A Wine Lover’s Weekly Guide To $10 Wines – An Apulia, Italy Primitivo

You may not have heard of the Italian red grape called Primitivo, but I’ll bet you are familiar with its American cousin Zinfandel. Actually some experts say that the word cousin is insufficient to express their close relationship. Whatever the connection, Primitivo doesn’t reach the heights of fine Zinfandels. The southern Italian region of Puglia, also called Apulia, is one of the best places for Primitivo wines. The producer Casa Vinicola Botter & C has been in business since 1928. The company website provides no information on this specific wine. The companion wine is a frizzante (fizzy) sweet red wine from same region of Italy costing almost twice as much.

OUR WINE REVIEW POLICY All wines that we taste and review were purchased at the full retail price.

Wine Reviewed Ogio Puglia Indicazione Geografica Tipica Primitivo 2010 13 % alcohol about $9.

Let’s start by quoting the marketing materials. “Tasting Note: Medium ruby color; aromas of earth, ripe black cherry, licorice and spice; dry, medium-bodied, black fruit and spice flavors with soft tannins. Serving Suggestion: Serve with pasta and meat sauce.” And now for my review.

At the first sips this wine was dark and oaky. It tasted of black cherries and provided good balance. My initial meal focused on a spicy homemade roasted chicken leg. Zinnie’s cousin was long and fruity, and I tasted some smoke. When this wine encountered the side dish of leeks sauteed in olive oil its acidity became harsher, but it remained round. In the face of fruit juice candy for dessert this libation managed to retain its oaken character.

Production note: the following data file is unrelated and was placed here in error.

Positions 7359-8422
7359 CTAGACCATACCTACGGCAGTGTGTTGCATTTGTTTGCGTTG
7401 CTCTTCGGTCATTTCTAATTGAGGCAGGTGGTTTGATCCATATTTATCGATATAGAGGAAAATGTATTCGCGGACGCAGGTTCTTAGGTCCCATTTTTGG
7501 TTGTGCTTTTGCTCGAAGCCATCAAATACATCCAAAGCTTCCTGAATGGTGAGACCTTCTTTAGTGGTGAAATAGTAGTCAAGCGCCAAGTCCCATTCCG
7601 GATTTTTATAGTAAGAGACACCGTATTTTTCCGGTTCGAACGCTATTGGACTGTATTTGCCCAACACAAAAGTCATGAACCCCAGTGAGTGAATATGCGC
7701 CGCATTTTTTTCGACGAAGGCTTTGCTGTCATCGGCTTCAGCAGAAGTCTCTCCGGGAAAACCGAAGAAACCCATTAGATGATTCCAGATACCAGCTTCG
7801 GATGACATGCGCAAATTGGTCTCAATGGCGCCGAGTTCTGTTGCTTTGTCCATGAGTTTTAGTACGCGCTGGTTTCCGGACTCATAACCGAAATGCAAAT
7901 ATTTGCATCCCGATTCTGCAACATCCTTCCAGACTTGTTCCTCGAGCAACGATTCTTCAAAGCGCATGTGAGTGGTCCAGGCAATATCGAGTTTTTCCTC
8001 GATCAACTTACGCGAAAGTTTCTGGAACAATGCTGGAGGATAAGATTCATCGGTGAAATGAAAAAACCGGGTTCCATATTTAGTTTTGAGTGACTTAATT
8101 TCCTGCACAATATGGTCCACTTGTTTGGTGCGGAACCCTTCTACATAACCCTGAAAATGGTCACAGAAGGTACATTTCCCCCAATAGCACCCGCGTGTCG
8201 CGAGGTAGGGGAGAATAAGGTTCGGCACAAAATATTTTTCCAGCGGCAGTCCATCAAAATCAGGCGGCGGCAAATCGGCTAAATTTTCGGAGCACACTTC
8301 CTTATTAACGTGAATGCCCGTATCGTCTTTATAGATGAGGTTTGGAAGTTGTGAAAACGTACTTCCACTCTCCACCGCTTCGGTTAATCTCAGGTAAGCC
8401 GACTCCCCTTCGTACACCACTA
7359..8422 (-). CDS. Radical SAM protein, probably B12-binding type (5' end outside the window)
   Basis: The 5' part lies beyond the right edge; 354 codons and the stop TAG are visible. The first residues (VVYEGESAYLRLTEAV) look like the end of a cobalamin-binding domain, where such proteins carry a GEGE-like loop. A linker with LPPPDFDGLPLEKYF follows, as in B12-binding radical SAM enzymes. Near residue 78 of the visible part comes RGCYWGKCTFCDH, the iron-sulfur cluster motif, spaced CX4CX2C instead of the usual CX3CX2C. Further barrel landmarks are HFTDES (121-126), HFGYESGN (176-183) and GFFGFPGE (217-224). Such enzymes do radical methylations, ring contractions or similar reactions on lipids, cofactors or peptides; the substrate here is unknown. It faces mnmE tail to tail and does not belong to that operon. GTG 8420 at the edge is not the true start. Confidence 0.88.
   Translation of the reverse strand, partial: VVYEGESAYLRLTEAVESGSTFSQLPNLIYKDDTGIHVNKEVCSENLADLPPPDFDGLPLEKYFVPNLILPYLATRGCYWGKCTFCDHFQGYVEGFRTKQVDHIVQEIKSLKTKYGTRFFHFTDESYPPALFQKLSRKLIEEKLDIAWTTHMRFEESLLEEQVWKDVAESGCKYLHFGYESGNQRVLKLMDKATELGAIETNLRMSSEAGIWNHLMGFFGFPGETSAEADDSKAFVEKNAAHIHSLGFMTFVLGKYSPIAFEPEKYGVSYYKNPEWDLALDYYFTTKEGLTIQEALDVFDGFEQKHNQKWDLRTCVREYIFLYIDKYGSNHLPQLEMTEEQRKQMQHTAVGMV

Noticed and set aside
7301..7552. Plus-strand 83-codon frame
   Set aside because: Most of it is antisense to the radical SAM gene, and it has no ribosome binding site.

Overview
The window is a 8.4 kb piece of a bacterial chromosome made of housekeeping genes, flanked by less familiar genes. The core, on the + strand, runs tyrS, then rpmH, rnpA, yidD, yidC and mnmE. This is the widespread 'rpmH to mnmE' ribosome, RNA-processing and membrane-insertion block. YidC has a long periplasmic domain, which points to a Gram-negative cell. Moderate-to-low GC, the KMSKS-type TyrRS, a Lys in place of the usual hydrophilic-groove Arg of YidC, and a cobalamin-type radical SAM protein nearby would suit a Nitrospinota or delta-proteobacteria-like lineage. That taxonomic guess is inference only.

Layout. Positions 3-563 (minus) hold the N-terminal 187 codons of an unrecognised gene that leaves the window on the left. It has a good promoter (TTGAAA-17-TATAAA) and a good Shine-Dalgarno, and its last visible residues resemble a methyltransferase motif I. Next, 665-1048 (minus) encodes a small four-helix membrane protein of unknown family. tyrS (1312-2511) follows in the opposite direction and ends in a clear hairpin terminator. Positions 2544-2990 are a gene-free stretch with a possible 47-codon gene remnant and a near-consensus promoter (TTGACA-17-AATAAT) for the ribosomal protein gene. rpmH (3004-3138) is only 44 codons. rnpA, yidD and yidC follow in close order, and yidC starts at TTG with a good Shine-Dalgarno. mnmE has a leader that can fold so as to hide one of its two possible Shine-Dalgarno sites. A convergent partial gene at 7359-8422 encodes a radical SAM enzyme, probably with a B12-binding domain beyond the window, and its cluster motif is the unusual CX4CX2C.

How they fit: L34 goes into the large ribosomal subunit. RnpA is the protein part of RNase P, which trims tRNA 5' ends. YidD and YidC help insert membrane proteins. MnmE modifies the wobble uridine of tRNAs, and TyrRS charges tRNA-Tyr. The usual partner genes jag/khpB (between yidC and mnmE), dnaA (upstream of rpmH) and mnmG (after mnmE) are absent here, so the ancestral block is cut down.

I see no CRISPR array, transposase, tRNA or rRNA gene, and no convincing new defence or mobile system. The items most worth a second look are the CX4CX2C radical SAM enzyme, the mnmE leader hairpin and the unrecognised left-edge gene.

The next meal consisted of slow cooked beef ribs and potatoes. In response the Primitivo came out long, round, and balanced with a touch of tobacco and oak. Those potatoes increased the drink’s acidity. So did green beans in tomato sauce; now our Italian’s acidity was fairly harsh. Dousing the meat with Louisiana hot sauce didn’t affect the wine, and believe me, I was generous with the condiment.

My final meal was a box of Baked Ziti Siciliano that I covered with grated Parmesan cheese. The Primitivo responded with soft tannins and acidity and yet I felt I dealing with a rustic wine. Once again it was long. Ice cream and wine is usually not a marriage made in heaven. Haagen-Dazs Rocky Road (chocolate with roasted almonds and marshmallow swirls) almost wiped out this liquid.

Final verdict. I liked this wine and would buy it again without hesitation. But the producer provides several other offerings in this easy to deal with price range and I’ll be trying them first.

Levi Reiss has authored or co-authored ten computer and Internet books, but drinking fine Iwine with good company. He loves teaching computer classes at an Ontario French-language community college. His global wine website www.theworldwidewine.com features a weekly review of $10 wines. His Italiian  travel website is http://www.travelitalytravel.com .

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